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RIRS.ORG #15
The New Newsgroups
Patsy Cunningham
May 2002

 

            Before the internet existed (not so long ago!), there was a method to communicate with other people with similar interests by computer and modem.  This was the Bulletin Board system, started in 1978, where a person would allow their own computer system to be accessed by phone and modem for people to discuss topics and perhaps download files.  This was limited to the local level because of long distance telephone fees. In 1979, the Usenet newsgroup system was started, which avoided long distance calls but was available only through university computers. By the early 90s, Internet Service Providers such as Compuserve were providing access to these newsgroups, (back then internet service was charged by the hour and costs added up quickly)

Times have changed.  You can still access these newsgroups using AOL (keyword newsgroups) or your Netscape browser, or Microsoft Outlook.  Rec.gardens.roses, still in existence, was a wonderful resource for rose gardeners, where questions and comments could be exchanged freely and without a moderator to censor it.  Unfortunately, lack of moderation led to this newsgroup being filled with posts not only by rose lovers, but also by deviants and hateful people of all sorts, making it a bad place to share your email address or personal information.  The best way to take advantage of the years of postings is to go to http://groups.google.com/ , where they have a searchable archive of 20 years of Usenet postings.  This is a great new resource I found while writing this article. For example, the search term “Brownell roses” brought 297 hits.

Fortunately, about the time that rec.garden.roses began to deteriorate, the new type of Newsgroup started to emerge, the web-based newsgroup.  These come in many varieties.  Some, like the List-Serv run by Linda Shamoon for Rhode Island Rose Society members, is accessed entirely through e-mail.  What one member posts to the list-serv with their email can be read by all the members (contact Linda at shamoon@uri.edu to join the list-serv).  It’s a great way to keep in contact with everyone just to chat about rose or the society or to post important notices.  Other web-based newsgroups give you the option of receiving the posts by e-mail individually (which could be hundreds per day for a large group), receiving one e-mail daily that is a  “digest” of the previous day’s posts, or reading and posting entirely on-line at a website.  Groups vary as to whether photos can be sent, some allow them in the e-mails, others have a special place on-line for them or only allow links to posted photos.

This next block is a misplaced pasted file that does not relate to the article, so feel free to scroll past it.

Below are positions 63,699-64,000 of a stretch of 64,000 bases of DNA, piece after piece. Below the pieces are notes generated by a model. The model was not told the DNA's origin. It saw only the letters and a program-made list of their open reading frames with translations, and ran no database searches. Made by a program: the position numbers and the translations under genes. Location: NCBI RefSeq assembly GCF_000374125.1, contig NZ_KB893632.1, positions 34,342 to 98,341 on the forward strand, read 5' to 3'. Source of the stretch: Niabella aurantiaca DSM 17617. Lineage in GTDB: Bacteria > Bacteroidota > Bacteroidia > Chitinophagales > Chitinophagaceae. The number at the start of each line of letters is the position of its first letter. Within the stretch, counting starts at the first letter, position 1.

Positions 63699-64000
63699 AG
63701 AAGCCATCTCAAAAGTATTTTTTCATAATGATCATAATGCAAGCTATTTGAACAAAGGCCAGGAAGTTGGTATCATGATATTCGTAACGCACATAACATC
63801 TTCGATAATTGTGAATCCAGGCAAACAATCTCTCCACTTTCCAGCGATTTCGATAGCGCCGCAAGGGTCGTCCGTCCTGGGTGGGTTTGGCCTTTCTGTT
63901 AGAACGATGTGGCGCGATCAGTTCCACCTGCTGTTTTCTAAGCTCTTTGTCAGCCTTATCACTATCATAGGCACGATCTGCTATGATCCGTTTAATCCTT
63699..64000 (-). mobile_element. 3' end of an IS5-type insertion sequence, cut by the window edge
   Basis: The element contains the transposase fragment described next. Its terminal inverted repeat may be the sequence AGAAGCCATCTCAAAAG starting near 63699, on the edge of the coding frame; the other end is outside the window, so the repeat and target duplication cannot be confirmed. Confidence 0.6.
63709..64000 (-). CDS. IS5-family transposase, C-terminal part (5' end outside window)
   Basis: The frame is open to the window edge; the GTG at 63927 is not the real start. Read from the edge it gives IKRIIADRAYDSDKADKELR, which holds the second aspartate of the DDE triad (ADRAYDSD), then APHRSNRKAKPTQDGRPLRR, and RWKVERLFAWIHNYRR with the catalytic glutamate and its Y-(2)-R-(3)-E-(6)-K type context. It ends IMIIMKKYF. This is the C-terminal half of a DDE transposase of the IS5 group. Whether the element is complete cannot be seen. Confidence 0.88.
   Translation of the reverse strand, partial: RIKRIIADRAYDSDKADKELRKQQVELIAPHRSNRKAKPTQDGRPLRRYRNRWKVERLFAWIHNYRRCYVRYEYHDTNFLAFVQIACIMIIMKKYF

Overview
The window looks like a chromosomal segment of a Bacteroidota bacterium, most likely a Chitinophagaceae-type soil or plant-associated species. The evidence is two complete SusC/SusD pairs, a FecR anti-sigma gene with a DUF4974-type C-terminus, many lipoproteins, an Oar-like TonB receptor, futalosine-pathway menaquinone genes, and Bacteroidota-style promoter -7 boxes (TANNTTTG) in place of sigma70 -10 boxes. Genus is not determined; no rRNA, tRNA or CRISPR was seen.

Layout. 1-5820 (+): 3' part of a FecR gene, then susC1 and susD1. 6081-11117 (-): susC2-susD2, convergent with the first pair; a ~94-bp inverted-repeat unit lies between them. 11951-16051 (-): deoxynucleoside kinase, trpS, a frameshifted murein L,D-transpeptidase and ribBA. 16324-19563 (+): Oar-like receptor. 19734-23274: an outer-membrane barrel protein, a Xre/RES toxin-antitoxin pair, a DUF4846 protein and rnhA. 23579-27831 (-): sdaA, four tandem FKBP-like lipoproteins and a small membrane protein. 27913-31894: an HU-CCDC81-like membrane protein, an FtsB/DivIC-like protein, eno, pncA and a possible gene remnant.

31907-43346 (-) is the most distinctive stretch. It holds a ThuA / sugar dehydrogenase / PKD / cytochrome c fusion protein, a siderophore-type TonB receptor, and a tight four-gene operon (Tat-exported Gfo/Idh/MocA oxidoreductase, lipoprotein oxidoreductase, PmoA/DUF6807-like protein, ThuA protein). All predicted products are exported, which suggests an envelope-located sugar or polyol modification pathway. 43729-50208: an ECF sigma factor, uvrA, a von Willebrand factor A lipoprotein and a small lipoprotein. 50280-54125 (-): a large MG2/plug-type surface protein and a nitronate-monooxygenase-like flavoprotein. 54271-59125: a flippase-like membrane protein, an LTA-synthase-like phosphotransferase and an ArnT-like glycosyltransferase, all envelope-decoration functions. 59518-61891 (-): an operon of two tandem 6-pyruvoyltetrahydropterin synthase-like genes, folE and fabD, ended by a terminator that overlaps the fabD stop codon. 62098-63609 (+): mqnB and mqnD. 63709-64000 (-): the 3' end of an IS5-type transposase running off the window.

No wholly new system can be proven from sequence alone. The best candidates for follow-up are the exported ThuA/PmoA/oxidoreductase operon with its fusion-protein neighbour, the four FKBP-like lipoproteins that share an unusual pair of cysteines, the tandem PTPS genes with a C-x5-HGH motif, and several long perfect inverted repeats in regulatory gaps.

A good place to start looking for newsgroups to subscribe to, is at Yahoo groups, found at http://groups.yahoo.com/.  After signing up, type in roses in the search box.  You’ll have a choice of several categories, pick Science > Biology > Botany > Plants > Roses .  You’ll then have a choice of about 47 rose groups to join. Some of these groups keep searchable archives of the postings, so that you could search for aphids for instance. While some of the archives are public, many require you to join (no cost). You’ll find groups interested in Old Garden Roses, exhibiting and growing.  Once you’ve subscribed to some groups, when you come back to the Yahoo groups page and log on with your username and password, all your groups will be available to view.

Another source of rose discussion groups can be found at Garden Web http://www.gardenweb.com/.  Follow the forum lists until you get to roses and you’ll find 9 different groups.  One is on propagation and exchange, another on organic rose gardening and yet another on photos. These are very easy to use and to post to and is generally a very friendly place. 

A rose forum which may be worth checking out is The Rosarian Corner at http://www.rosekinggardens.com/forums.htm. This is almost brand new, so it doesn’t yet have a lot of users.

So, why bother with newsgroups or discussion boards?  Well, chances are that someone has an answer to your question or is interested in the same aspect of rose culture as you.  You can get advice from noted rosarians and hybridizers from all over the country and indeed, from other English speaking countries such as Australia. Conversely, you may have experience or information to share with others that they couldn’t find otherwise. If you’re not feeling gregarious, you can “lurk” in the background of these forums, reading and learning without interacting. But, over time, you may even strike up a cyber friendship with other rosarians who you would not otherwise meet.

 

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